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SEC X Account Hack Draws Senate Outrage

Senators from both parties called the Securities and Exchange Commission's lack of MFA "inexcusable" and demand investigation into the regulator's cybersecurity lapse.

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Source: Louisa Svenson via Alamy Stock Photo

Following the Securities and Exchange Commission's X account, formerly known as Twitter, compromise on Jan. 9, two Senators have issued a statement calling the hack "inexcusable" and urging the Inspector General of the US Securities and Exchange Commission (SEC) to investigate the regulator's failure to have basic multifactor authentication (MFA) protections in place.

"Additionally, a hack resulting in the publication of material information for investors could have significant impacts on the stability of the financial system and trust in public markets, including potential market manipulation," Senators Ron Wyden, D-Ore., and Cynthia Lummis, R-Wyo. said in a statement. "We urge you to investigate the agency's practices related to the use of MFA, and in particular, phishing-resistant MFA, to identify any remaining security gaps that must be addressed."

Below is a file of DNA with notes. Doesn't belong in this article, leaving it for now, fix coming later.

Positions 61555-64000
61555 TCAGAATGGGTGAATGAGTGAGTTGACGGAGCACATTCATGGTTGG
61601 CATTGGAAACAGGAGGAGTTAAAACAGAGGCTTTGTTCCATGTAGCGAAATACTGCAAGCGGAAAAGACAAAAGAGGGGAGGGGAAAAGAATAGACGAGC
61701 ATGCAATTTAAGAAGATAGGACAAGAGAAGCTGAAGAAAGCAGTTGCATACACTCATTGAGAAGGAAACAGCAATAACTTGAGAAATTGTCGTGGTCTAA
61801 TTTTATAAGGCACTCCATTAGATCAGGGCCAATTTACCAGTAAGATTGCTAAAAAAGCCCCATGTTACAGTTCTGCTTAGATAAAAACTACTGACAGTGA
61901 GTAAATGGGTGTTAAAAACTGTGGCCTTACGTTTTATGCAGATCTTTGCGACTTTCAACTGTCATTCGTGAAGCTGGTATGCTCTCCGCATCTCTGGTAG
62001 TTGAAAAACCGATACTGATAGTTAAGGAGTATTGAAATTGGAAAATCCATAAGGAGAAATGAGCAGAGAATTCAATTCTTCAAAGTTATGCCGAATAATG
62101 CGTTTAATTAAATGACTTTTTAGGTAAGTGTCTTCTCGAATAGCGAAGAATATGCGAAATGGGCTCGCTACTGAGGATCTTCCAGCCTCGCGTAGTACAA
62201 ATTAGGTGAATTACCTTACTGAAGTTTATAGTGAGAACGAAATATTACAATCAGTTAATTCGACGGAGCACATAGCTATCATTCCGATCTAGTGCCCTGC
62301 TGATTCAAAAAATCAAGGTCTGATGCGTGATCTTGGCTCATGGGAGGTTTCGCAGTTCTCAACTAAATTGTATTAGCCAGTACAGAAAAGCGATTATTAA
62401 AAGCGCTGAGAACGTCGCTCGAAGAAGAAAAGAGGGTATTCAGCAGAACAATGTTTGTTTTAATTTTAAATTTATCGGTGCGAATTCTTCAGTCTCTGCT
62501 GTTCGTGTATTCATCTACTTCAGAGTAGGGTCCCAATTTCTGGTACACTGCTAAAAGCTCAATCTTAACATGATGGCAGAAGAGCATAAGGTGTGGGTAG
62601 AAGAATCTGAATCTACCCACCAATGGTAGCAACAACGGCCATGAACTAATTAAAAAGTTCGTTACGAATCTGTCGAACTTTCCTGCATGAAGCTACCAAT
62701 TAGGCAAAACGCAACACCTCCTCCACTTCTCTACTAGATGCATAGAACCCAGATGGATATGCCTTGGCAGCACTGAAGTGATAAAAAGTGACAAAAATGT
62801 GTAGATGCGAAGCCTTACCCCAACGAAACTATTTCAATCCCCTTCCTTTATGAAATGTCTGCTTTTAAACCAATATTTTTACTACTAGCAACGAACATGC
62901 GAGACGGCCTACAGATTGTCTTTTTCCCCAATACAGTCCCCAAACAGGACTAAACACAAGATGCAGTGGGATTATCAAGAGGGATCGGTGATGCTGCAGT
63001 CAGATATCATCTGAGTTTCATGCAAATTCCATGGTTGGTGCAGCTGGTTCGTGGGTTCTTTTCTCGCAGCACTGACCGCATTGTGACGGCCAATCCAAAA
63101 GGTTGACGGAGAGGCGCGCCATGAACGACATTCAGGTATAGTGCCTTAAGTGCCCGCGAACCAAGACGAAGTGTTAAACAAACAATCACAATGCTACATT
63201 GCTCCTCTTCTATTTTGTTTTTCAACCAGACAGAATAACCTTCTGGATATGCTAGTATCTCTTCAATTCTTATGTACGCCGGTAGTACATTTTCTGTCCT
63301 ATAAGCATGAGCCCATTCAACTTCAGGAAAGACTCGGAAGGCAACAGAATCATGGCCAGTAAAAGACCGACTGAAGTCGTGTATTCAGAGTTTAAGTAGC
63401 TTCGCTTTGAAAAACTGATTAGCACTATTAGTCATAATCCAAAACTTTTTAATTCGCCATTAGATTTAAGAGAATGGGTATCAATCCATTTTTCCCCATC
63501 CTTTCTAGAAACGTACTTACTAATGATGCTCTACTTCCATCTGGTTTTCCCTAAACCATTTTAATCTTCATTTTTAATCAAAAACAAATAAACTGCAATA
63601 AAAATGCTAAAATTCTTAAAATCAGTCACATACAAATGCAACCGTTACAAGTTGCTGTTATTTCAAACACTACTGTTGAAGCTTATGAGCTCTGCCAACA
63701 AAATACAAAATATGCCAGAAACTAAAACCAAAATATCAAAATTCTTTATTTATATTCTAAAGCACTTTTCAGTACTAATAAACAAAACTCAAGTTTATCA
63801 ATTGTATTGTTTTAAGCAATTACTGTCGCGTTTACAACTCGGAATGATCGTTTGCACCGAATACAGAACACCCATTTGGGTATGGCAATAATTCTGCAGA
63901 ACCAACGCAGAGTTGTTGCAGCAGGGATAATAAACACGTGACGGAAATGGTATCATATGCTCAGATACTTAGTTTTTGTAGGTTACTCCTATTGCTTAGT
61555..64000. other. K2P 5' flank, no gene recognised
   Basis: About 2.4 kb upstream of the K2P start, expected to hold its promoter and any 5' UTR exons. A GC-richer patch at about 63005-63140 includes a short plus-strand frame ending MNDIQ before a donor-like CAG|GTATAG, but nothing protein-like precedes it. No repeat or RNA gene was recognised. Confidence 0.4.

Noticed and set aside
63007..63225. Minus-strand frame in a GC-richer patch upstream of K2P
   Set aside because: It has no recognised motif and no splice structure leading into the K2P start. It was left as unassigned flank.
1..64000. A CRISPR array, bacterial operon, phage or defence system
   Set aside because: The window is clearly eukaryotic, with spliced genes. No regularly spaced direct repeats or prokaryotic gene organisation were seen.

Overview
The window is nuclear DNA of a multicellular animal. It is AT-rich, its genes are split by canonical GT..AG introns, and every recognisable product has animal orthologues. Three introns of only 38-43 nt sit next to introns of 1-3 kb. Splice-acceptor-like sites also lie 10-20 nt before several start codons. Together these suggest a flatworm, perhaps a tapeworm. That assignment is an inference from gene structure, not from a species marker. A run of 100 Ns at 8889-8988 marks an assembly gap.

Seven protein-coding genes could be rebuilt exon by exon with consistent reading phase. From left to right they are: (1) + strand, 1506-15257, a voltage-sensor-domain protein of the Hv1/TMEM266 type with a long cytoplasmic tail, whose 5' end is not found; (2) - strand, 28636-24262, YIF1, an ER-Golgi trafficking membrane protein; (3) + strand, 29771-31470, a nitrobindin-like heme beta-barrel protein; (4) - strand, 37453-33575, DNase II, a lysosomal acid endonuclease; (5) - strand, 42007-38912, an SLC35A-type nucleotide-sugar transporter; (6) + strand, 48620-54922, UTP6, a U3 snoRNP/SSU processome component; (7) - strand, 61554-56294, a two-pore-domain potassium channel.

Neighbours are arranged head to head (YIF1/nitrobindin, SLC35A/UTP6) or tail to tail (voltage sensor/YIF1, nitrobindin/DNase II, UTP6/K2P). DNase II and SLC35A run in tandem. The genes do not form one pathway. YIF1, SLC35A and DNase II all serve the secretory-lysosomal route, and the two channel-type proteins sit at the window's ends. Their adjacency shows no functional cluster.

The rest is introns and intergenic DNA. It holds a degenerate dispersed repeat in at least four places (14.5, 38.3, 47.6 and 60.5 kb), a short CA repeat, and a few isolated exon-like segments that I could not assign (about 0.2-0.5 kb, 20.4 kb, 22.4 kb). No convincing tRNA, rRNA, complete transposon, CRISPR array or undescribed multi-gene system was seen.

Senators Question SEC Cybersecurity Practices

Since March 2020, Twitter's policy changed to only offer text-based two-factor authentication to premium subscribers. Other organizations including Google's cybersecurity team Mandiant as well as car company Hyundai have fallen prey to crypto hackers well aware of Twitter's new policy.

Sen. Wyden's office tells Dark Reading the specific concern is why the SEC didn't implement an alternative MFA process like a third-party authentication app or security key once the X policy changed in March 2023.

In the instance of the SEC X account breach, a phone number associated with the account was compromised by the crypto hackers and used to put out miscommunications to manipulate the bitcoin market.

"Not only should the agency have enabled MFA, but it should have secured its accounts with phishing-resistant hardware tokens, commonly known as security keys, which are the gold standard for account cybersecurity," the letter to the SEC Inspector General said, adding the agency was warned in 2023 about its "poor cybersecurity."

The letter added a shot at the regulator's increasingly rigorous oversight of enterprise cybersecurity.

"The SEC's failure to follow cybersecurity best practices is inexcusable, particularly given the agency's new requirements for cybersecurity disclosure," the Senators wrote.

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